Phase selection in aluminum rare-earth metallic alloys by molecular dynamics simulations using machine learning interatomic potentials

L Tang and MJ Kramer and KM Ho and CZ Wang, PHYSICAL REVIEW MATERIALS, 7, 025601 (2023).

DOI: 10.1103/PhysRevMaterials.7.025601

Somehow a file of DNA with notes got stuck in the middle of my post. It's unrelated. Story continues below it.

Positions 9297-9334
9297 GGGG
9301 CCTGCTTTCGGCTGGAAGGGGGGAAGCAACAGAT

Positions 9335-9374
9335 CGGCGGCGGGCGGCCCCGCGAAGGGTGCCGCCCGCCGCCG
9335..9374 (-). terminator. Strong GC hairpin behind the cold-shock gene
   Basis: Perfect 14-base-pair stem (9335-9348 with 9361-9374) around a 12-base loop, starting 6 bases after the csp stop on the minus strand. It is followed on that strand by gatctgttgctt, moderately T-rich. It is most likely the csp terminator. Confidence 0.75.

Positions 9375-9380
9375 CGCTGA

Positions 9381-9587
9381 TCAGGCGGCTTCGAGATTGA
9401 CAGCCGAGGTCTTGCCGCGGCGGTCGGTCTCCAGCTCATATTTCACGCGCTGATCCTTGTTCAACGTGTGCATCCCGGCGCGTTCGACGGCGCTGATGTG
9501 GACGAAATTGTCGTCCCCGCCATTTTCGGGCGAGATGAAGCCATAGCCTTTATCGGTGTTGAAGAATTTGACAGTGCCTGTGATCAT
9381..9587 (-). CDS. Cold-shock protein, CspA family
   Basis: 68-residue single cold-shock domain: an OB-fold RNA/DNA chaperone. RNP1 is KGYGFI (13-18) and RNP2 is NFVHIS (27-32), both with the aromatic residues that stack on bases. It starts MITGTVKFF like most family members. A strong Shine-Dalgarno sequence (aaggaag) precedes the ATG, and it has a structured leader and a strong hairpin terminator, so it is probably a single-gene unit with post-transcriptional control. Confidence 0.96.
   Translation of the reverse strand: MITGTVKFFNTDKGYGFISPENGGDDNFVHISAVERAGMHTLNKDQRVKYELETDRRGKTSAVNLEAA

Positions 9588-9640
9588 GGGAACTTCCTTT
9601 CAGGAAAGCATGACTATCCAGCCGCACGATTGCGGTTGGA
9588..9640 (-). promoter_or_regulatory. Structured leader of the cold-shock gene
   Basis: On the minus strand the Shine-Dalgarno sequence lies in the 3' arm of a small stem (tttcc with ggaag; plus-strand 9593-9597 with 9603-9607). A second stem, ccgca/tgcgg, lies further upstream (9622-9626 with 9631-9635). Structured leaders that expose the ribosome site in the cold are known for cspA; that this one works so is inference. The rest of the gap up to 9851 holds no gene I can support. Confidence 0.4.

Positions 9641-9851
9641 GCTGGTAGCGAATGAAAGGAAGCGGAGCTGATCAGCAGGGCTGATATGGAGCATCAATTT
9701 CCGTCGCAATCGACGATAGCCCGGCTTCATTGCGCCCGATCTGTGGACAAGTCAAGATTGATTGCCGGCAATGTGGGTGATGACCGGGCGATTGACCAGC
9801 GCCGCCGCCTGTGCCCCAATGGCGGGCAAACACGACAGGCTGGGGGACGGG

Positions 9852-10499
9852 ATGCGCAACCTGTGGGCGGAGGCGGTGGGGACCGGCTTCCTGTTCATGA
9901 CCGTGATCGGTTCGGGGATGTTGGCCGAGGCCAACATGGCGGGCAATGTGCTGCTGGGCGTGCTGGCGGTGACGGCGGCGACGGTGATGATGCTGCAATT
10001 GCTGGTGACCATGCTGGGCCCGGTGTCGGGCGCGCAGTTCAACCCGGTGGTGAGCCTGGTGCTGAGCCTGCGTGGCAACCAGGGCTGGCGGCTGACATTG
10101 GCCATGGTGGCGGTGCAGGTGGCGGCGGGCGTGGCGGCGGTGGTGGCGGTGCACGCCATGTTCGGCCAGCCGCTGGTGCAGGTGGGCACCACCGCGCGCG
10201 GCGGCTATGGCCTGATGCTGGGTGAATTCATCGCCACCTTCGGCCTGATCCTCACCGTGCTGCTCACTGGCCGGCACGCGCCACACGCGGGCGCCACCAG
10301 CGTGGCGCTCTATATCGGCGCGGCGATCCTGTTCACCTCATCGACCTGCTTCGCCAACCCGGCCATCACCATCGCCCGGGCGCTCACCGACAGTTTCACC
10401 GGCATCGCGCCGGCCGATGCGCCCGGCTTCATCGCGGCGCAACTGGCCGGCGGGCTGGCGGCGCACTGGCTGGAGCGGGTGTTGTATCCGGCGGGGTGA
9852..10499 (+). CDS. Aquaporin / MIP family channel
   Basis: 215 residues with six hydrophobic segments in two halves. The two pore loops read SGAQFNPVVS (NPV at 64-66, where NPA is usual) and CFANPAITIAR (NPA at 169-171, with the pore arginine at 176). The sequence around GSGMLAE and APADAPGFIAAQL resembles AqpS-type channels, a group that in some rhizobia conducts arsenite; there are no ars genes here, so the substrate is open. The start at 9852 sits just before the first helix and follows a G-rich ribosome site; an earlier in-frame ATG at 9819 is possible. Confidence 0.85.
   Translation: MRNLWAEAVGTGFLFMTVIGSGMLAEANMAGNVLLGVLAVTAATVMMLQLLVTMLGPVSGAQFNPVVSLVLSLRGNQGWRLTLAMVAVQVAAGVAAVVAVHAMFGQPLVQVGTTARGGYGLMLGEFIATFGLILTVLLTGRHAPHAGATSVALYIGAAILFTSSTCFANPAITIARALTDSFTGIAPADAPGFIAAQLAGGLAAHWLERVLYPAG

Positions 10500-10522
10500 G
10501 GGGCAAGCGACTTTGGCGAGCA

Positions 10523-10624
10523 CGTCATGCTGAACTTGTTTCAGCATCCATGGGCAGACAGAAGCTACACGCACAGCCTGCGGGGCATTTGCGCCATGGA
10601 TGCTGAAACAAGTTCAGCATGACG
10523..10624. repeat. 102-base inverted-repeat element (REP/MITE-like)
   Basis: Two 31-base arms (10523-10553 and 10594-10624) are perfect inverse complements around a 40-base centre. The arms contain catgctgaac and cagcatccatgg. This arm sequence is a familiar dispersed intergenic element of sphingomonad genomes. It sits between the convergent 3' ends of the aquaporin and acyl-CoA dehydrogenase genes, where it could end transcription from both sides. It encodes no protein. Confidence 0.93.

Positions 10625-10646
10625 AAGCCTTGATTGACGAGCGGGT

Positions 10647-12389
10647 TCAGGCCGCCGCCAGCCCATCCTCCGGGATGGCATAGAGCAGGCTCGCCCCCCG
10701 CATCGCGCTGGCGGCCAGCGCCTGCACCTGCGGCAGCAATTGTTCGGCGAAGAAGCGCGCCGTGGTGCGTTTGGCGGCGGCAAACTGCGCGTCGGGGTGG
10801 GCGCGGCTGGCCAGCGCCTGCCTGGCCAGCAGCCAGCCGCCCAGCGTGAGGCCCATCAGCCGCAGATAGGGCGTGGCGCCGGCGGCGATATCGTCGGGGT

Aluminum rare-earth (Al-RE) metallic alloys and glasses with Al-rich compositions have attracted much attention owing to their high strength- to-weight ratio and superior thermal stability. However, differences in phase selection and formation upon using light-or heavy-RE elements are still not well understood. Using Al90Ce10 and Al90Tb10 as prototype Al- rich light-RE and heavy-RE alloys, we study the similarity and difference of phase selection and glass-formation ability (GFA) in the two metallic glasses by molecular dynamics (MD) simulations using accurate machine learning (ML) interatomic potentials and cluster alignment analysis. We show that the glass-forming structural short- range order (SRO) motifs are much stronger in Al90Tb10 glass than in Al90Ce10 glass (77% vs 47%). On the other hand, there is a noticeable fraction of Al11RE3 and hexagonal Al3RE crystalline SRO motifs in Al90Ce10 glass that are almost absent in Al90Tb10. The origin of the SRO difference is investigated by comparing the structure-energy landscapes in these two systems, where unique competing metastable structures are obtained from an adaptive genetic algorithm search. MD simulations using the ML potentials and a solid/liquid interface model are also performed to show that the crystal growth speed in the Al-Ce is about 2-3 times faster than that in the Al-Tb system at similar undercooling conditions. The diffusion constant in the undercooled liquids and the latent heat of several competing crystalline phases and their liquids are also calculated to elucidate the different crystallization behaviors in the two systems. Moreover, chemical order preference in the two systems is also analyzed. Our results suggest that the different phase selection and GFA in the two systems can be attributed to the relative energetic stabilities of various competing metastable phases which lead to different structural and chemical SROs and different crystallization driving forces which influence the phase selection kinetics of the two systems.

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